Classic Martini Recipe

Posted in Classics, Cocktails, Gin, Martinis on January 15, 2014


Greetings readers!  Today I'm going to show you how to make a Martini the old fashioned way.  What is in a martini and how do you make a martini you may ask?  Enter and read more about the King of all Cocktails...


how to make a martini

The Classic Martini Recipe
-2 oz Gin
-1 oz Dry Vermouth
-Green Olive(s) or Lemon Twist

How to Make a Martini

Here it is, the classic Martini, in all of its wonderous glory. I personally prefer a 2-to-1 ratio of gin to vermouth, but you can adjust the ratios to personal taste.  From the wet Martini with a 1-to-1 ratio of Gin and Versmouth to an extra dry Martini with only a dash of vermouth, you can adjust the ratio of ingredients to your personal taste. Of course, a lot of people like an extra dry Martini with no vermouth in it at all - but when you actually think about it, that would simply make it cold Gin and not a Martini at all!  In any case, if you want to drink a glass of cold gin, go ahead and drink cold gin if that’s what you like.

If you don’t want to actually drink a glass of cold gin and still make a really dry Martini, there’re two ways to do it.  The first and more common method is to coat the inside of the glass with vermouth before you actually make the drink. This gives the drink a small hint of vermouth flavor after you strain the gin into the glass.  The second way is to pour some vermouth into a mixing glass with ice, stir it around for a little bit, then strain the rest right out.  After doing this, the essence of the vermouth gets left on the glass, and creates a tiny bit of the vermouth flavor on the ice.

As a Martini aficionado, I highly disapprove of this, and recommend you have your martini with at least half a half ounce of vermouth in it. But alas, as with everything in the culinary world, adjust it to your personal tastes. As long as a cocktail contains gin, vermouth, and a garnish, you can pretty much consider it a Martini. However, if you drop one of those ingredients, you’re bound to get endless disagreements about whether or not it’s a real Martini will immediately break out.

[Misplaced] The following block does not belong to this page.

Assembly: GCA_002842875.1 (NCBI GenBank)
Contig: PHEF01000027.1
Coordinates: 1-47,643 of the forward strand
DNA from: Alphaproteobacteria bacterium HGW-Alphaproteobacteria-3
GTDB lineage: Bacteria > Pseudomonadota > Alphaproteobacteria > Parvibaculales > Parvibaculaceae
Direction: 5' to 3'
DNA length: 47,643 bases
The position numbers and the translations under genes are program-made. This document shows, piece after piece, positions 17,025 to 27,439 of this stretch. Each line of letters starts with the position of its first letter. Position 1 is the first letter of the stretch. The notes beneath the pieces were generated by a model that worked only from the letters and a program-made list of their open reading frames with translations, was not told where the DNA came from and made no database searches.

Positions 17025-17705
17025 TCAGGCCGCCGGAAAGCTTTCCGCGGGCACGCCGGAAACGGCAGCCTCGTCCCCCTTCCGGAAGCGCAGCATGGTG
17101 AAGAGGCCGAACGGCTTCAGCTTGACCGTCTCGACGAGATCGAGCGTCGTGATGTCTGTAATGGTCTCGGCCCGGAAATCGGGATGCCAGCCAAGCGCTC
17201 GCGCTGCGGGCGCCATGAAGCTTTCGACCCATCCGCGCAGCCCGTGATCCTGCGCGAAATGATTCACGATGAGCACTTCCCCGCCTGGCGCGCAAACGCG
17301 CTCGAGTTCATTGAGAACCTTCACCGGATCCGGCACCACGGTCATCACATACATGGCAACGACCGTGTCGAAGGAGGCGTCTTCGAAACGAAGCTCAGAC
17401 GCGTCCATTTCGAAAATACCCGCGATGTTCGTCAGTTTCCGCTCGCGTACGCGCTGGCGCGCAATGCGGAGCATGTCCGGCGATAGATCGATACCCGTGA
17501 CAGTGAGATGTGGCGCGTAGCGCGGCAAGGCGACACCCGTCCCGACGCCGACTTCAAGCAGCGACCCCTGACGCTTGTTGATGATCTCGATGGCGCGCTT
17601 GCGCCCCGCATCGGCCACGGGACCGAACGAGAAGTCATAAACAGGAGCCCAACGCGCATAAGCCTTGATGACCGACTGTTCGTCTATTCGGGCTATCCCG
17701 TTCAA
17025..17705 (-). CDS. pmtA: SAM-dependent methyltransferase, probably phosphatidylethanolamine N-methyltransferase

I personally think the 2-to-1 ratio is a good medium, and a good introduction to the Martini taste. This ratio contains enough vermouth to smooth out the gin, but not enough to negatively impact the flavor of the drink of the drink. If you haven’t tried a Martini yet, this is a good place to start.

Now let’s talk over the garnish a little bit. The olive is a straight-up classic ingredient of the Martini, and biting into an olive after drinking a Martini just feels right. On the other hand, the lemon twist is an excellent and underrated ingredient of the Martini.  For a beginner mixologist, it just might be a better choice as a garnish.  Your hands will smell amazing after mixing the Martini using lemon twist, a smell that personally fills me with pristine happiness.  Go ahead and give a lemon drop martini a chance if you haven't had the opportunity to!!

In the end, feel free to experiment a bit when it comes to garnish. The Martini is the perfect drink to demonstrate the importance of the garnish, as a Martini will taste COMPLETELY different depending on your chosen garnish. Once you’re acquainted with the lemon twist and olive, see if you’re feeling adventurous.  I’ve tried anything from basil, bay leaves, rosemary, sage, anchovy, pepper, pomegranate, and even macadamia nuts, and each has been a completely different experience.  The Martini is a blank canvas that colors and accentuates any flavor added through garnish, which the mixologist can use to express his own unique personality.

Anyway, go make yourself a Martini, remember, just stir the gin and vermouth with ice and strain it into a Martini glass. You’ll want to stir until the glass or tin becomes too cold to touch, which usually takes anywhere from half a minute to a minute.  After that, add your garnish, sit back, take a deep sip, and enjoy.

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